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Valentina’s Cheats Summer Sorbet

Valentina’s Cheats Summer Sorbet

2 min read

Looking for a quick dessert recipe for your party? Fruity sorbet is a refreshing, light way to end a meal, plus it’s dairy-free for those looking to cut out milk or cream. Try this amazing version, the Celebrity Chef Valentina Harris especially created for CrunchyTales. 

This really is a fantastically easy but delicious way to make a very simple version of fruit sorbet and is a real cheat’s recipe for the hot summer. You will be amazed at how well this turns out, despite the cheating! It also works with canned peaches, apricots, mango, lychee or any other fruit, just as long as you buy the variety with heavy syrup as opposed to fruit juice, which simply will not give you the texture. You literally only need to freeze the canned fruit until solid in a plastic container with a tight-fitting lid, allow it to soften, then blitz in the food processor until just slushy. Hardly cooking is it? Finish it off with a drizzle of liqueur and a scattering of edible flowers to make it sophisticated and grown up. Its a perfect recipe for impressing your friends and family and nobody need ever know how you made it!

RECIPE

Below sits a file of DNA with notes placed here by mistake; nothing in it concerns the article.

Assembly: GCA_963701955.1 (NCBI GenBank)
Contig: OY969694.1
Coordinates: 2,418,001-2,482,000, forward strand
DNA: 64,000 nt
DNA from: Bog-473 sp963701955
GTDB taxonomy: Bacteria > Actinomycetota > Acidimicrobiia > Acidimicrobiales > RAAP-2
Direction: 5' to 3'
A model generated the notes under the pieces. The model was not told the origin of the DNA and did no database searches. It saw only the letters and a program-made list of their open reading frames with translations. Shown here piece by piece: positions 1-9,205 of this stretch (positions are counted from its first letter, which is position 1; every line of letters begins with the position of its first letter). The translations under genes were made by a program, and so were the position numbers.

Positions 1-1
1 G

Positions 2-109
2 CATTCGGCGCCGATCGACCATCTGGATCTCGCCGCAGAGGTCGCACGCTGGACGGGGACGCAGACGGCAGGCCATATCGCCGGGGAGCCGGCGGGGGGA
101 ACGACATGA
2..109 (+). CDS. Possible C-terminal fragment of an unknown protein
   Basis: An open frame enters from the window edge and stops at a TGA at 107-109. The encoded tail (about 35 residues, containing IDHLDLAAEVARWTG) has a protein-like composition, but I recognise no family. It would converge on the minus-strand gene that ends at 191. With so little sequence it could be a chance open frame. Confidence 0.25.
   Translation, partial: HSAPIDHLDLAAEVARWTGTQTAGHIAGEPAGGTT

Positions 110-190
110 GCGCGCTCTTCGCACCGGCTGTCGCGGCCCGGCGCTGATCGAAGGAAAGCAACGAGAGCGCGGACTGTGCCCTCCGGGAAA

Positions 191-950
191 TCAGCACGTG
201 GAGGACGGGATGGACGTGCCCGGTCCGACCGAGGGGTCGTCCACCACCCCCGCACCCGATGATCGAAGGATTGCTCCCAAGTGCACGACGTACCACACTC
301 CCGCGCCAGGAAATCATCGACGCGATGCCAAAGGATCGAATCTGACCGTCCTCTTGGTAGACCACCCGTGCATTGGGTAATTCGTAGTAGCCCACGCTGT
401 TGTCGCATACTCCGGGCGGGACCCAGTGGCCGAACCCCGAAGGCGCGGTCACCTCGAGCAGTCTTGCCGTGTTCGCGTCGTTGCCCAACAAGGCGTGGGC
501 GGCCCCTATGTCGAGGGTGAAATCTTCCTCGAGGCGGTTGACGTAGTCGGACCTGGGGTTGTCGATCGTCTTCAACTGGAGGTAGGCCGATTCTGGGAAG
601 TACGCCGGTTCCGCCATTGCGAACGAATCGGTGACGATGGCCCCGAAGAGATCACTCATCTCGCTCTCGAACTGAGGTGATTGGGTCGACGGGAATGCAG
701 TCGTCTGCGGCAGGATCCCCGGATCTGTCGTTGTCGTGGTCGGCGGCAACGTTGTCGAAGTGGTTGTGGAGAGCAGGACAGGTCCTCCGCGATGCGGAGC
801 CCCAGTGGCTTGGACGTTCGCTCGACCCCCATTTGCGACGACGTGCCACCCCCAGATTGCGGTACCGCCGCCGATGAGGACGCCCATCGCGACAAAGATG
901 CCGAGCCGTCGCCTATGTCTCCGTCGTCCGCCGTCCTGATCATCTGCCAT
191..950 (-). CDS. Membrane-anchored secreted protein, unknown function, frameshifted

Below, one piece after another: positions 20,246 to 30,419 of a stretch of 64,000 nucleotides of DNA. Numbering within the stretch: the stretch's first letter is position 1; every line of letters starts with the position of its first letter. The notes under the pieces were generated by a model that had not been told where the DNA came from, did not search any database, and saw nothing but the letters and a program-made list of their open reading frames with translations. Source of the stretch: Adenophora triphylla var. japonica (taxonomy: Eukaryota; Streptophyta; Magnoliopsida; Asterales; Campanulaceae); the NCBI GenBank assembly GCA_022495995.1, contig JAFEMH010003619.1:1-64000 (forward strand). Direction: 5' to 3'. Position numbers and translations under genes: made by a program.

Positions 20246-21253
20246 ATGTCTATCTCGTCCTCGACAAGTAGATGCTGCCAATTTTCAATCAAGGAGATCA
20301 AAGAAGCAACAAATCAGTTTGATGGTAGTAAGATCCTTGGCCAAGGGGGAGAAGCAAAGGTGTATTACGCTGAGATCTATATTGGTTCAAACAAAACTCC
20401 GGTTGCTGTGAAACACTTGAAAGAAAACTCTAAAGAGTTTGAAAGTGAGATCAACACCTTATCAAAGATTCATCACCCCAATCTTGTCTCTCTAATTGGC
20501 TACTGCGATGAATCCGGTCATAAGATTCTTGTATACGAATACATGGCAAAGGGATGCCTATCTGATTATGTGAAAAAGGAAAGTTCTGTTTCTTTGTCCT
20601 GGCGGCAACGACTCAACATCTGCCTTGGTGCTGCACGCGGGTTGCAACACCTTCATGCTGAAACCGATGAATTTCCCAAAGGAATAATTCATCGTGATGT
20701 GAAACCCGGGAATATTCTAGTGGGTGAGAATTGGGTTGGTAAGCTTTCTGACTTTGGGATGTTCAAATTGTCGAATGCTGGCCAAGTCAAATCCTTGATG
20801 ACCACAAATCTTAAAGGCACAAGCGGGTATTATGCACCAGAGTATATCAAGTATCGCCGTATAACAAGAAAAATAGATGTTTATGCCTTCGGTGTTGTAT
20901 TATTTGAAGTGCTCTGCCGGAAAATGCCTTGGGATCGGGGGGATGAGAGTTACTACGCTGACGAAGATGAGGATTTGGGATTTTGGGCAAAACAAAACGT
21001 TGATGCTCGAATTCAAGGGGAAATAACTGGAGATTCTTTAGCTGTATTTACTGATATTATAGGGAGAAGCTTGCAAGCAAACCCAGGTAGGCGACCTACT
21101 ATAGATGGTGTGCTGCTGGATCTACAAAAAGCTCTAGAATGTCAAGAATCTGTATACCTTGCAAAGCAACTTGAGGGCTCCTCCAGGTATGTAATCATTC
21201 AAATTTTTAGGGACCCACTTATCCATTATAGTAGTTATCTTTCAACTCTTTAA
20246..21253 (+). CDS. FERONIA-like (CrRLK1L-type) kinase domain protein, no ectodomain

Serves 6 to 8

Ingredients:

2 x 400 g cans lychees (or other fruit of your choice), in heavy syrup

Method:

Open the cans and pour contents into a plastic container with a lid.
Freeze on a flat surface until hard – overnight is best.
Remove from freezer and allow to stand to just soften a little – not more than 20 minutes or so.
Blitz in the food processor (or process with a stick blender) until smooth and then serve, piled into cups or glasses, drizzled with a little Maraschino or favourite liqueur if you wish.

After blitzing, you can re-freeze it, then allow it to soften again and stir briefly before serving.

A bit of history

  • It was the Italian noblewoman Catherine de Medici who introduced ices to the French court in 1533 when, at aged 14, she married Henry, Duke of Orléans (the future king). The Medici family had set up a contest to find “the most unusual dessert you’ve ever seen”. One of the contestants was a Florentine chicken merchant named Ruggeri. He prepared ice water with sugar and won with this frozen dessert. Ruggeri became famous for his recipe.
  • The Frenchman, Nicolas Audigier, writing in 1692, told his readers that ‘the Italian style’ was the method for creating sorbets and other frozen desserts. He didn’t have any recipes specifically for sorbets, but included ones for iced waters and told his readers to double the sugar and flavouring to turn them into iced treats. He flavoured his drinks, and presumably his sorbets, with everything from lemon, strawberry, raspberry to pistachio, chervil and fennel.
  • Naples has been closely associated with sorbet’s production and consumption. Antonio Latini was the first person to write in detail about making and serving ices. He prefaces his recipes for ‘various kinds of sorbets or iced waters’.

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